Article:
Cabinet only told of 'clean' exit after it was decided
Ministers given just an hour's notice about meeting to ratify move, writes Group Political Editor Fionnan Sheahan
THE Cabinet was only told about the country making a clean exit from the bailout without a safety net the day after the decision was actually made, the Sunday Independent has learned.
Ministers got just an hour's notice to attend the special Cabinet meeting on Thursday morning to ratify the decision taken 24 hours earlier.
The powerful mini-Cabinet, made up of Taoiseach Enda Kenny, Tanaiste Eamon Gilmore, Finance Minister Michael Noonan and Public Expenditure Minister Brendan Howlin, decided on the strategy early on Wednesday.
And the Economic Management Council (EMC) agreed the week before to aim to take a decision last week, ahead of Mr Noonan's departure to an EU finance ministers' meeting.
Within the Coalition, there are continual complaints by ministers outside the EMC about the real decisions being taken there, rather than at Cabinet.
Government officials had pencilled in the EU meeting as the target date for the decision over the previous three weeks, but knew there was some leeway.
The EMC's regular Wednesday afternoon meeting was moved to 8am last week.
The four senior ministers agreed to announce the decision on the clean exit the following day, and signed off on the memo to Cabinet recommending the strategy.
The EMC also agreed to call a full Cabinet meeting the following morning, but didn't inform other ministers at that point.
The Cabinet merely ratified the decision at their special meeting on Thursday morning. "The memo was agreed by the EMC. Constitutionally, the decision can only be taken by the Cabinet," a Government source said.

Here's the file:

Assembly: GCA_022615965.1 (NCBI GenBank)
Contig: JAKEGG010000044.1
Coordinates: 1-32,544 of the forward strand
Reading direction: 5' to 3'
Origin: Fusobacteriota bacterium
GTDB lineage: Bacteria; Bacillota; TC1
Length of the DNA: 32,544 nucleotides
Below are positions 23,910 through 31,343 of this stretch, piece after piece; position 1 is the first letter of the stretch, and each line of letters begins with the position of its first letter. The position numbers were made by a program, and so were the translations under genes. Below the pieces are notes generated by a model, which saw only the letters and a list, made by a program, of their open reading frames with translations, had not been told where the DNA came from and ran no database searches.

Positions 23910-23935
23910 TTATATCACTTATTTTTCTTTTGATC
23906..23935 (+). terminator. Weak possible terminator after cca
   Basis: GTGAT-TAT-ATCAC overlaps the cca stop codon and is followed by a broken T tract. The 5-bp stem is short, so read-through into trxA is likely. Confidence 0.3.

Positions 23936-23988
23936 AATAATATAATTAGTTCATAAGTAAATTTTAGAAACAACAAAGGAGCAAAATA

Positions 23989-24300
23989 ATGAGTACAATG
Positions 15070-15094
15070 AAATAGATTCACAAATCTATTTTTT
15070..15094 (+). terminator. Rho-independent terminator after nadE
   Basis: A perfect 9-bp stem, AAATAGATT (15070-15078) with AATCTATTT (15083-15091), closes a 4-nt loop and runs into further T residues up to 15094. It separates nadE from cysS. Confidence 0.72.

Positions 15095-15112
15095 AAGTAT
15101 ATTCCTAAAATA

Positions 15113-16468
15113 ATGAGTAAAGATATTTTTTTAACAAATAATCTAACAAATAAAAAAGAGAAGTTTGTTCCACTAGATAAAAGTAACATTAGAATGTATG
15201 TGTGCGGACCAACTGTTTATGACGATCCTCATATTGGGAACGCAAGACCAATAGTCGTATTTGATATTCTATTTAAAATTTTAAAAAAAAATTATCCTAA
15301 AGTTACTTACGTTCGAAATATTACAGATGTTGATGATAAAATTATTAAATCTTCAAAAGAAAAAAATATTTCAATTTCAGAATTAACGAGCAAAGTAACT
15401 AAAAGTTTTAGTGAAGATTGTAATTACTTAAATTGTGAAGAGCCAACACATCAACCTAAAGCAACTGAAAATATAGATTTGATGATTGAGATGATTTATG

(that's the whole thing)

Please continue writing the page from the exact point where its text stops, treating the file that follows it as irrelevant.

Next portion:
Ministers outside of the EMC were taken by surprise on Thursday morning to be called to a special Cabinet meeting. Mr Noonan gave a presentation to Cabinet recommending the decision.
The Taoiseach formally made his dramatic announcement to the Dail at noon "as a matter of courtesy".
The bailout exit had also been discussed at the normal Tuesday morning Cabinet meeting. But Mr Noonan gave no indication a decision was imminent. He warned if the Government did go with a precautionary credit line, it would come with strict conditions.
Some government sources say the EMC "couldn't trust" particular ministers, while others say the real reason was the market sensitivity of the announcement. Before announcing the decision to the Dail on Thursday, Mr Kenny rang a number of key EU leaders, including German Chancellor Angela Merkel.
Meanwhile, a Sunday Independent/Millward Brown opinion poll finds deep disbelief that Budget 2014 was the last harsh one, with seven out of 10 people believing there will be more tough budgets.